Theodore Allen’s ‘The Kernel and Meaning’: A Strategic Critique of U.S. Labor History
Thu, September 28 @ 6:30 PM - 8:00 PMFree – $80.00
“The South, after the war, presented the greatest opportunity for a real national labor movement which the nation ever saw or is likely to see for many decades. Yet the labor movement, with but few exceptions, never realized the situation. It never had the intelligence or knowledge, as a whole, to see in black slavery and Reconstruction, the kernel and meaning of the labor movement in the United States.” –W.E.B. Du Bois, Black Reconstruction
Before Theodore W. Allen turned to his magnum opus, The Invention of the White Race, he drafted an essay “The Kernel and Meaning: A Contribution to a Proletarian Critique of U.S. Historiography.” In it, he assessed how the industrial bourgeoisie successfully overturned plantation capital’s rule while assuring its own ascendancy over the proletariat. Allen reviewed six commonly held explanations as to why, despite favorable objective conditions, the U.S. left and workers movements failed to establish socialism or even a permanent working-class party. Inspired by Du Bois’s Black Reconstruction, Allen introduced an extended critique of the “white blind spot” in Marxist-oriented historiography as a key source of the failure to develop a proletarian strategy. Subsequent chapters highlight Du Bois’s emphasis on the central role of the fight against white supremacy in the class struggles of that era and the defeat of Black-white solidarity during Reconstruction, the 1877 railroad strike, the Black Exodus, the Redeemer-Populist struggles in the 1880s, and the rise of Jim Crow.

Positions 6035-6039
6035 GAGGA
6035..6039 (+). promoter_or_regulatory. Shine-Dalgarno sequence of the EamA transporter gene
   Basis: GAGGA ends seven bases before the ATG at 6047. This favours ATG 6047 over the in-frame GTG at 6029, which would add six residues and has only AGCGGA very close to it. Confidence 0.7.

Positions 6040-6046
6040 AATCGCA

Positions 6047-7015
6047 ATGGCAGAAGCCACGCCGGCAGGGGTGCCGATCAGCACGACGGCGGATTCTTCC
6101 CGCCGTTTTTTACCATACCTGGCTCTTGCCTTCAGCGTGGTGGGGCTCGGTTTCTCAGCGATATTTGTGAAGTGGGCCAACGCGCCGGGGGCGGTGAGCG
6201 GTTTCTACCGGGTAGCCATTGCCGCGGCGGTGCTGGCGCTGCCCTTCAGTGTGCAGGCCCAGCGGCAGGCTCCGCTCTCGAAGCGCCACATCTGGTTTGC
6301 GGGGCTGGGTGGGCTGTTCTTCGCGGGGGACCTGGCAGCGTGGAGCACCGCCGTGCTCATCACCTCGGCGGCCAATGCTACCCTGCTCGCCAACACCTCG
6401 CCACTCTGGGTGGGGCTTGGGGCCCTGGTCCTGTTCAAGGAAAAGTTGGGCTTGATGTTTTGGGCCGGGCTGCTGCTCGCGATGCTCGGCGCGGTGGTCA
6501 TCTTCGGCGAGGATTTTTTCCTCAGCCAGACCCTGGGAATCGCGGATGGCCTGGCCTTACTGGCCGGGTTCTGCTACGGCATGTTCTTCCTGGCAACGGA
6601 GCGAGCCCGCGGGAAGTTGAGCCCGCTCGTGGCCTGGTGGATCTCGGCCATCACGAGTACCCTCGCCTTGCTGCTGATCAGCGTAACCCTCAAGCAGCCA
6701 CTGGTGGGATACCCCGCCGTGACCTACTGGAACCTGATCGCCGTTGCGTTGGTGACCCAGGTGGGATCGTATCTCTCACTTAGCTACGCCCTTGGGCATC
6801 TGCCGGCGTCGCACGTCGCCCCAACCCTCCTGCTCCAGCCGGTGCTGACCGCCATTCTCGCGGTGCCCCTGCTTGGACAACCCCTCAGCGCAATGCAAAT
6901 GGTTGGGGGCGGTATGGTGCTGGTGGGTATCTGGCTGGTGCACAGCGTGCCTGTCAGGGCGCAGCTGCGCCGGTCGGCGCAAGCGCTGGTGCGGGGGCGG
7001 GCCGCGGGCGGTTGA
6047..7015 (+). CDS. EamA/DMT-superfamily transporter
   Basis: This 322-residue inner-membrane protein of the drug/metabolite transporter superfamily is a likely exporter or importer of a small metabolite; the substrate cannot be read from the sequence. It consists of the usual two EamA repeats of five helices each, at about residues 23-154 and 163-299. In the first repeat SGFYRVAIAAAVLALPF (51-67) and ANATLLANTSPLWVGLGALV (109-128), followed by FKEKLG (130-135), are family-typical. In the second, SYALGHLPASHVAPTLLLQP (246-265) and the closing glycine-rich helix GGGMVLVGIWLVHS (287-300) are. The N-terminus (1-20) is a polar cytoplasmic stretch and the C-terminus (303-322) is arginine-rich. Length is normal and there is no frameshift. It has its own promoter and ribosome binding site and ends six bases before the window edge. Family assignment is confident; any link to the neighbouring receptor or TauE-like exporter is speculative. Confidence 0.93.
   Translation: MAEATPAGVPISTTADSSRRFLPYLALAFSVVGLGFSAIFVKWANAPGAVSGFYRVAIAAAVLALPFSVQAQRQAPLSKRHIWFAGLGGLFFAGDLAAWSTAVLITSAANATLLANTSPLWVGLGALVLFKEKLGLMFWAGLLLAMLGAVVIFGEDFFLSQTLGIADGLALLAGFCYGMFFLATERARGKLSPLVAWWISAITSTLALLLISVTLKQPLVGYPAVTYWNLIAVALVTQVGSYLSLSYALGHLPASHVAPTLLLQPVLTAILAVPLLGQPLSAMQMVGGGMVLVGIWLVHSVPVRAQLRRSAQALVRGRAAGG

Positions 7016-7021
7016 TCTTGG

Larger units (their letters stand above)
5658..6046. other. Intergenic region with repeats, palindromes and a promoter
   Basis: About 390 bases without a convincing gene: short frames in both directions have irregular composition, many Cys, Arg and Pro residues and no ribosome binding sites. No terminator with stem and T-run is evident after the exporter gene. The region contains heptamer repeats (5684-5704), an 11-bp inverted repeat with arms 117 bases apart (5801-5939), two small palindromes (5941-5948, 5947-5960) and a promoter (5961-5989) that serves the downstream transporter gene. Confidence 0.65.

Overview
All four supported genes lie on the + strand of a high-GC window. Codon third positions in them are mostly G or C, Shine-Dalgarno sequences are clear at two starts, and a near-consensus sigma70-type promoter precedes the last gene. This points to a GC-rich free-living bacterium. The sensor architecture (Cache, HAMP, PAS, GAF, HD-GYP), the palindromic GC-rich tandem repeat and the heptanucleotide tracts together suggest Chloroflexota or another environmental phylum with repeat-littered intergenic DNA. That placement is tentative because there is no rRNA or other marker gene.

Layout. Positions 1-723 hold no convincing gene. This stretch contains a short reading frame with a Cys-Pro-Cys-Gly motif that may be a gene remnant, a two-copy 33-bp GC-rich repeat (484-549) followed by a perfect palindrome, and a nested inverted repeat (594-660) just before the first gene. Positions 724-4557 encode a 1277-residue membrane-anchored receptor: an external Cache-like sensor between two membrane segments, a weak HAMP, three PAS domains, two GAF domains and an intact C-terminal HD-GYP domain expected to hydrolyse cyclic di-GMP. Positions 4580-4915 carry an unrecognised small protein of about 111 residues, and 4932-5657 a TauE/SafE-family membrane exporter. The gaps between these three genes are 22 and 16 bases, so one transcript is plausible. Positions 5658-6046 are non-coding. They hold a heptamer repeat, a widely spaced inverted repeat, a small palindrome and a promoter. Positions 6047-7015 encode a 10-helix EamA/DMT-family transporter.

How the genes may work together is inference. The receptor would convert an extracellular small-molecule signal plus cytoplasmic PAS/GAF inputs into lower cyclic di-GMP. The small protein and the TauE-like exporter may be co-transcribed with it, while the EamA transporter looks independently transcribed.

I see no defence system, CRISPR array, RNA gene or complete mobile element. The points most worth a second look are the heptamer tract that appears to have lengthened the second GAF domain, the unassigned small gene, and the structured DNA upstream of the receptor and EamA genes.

Participants in this six-session group will read and discuss the original, 160-page typescript of Allen’s unpublished essay, written in the 1970s and accessible through the Special Collections of the University of Massachusetts at Amherst.
Facilitated by David Slavin. David has taught US and world history at the college level for 30 years and written two books on French anti-imperialist movements and race. In the 1970s he was a construction worker and labor troublemaker in NYC and, in the mid-1980s, research director of District 1199, the NYC hospital workers union. He grew up in the Bronx, has lived in Atlanta for the past twenty years, and just finished an essay on “Redlining the Working Class: The Social Security Act of 1935, the New Deal, and the Nationalization of Jim Crow.”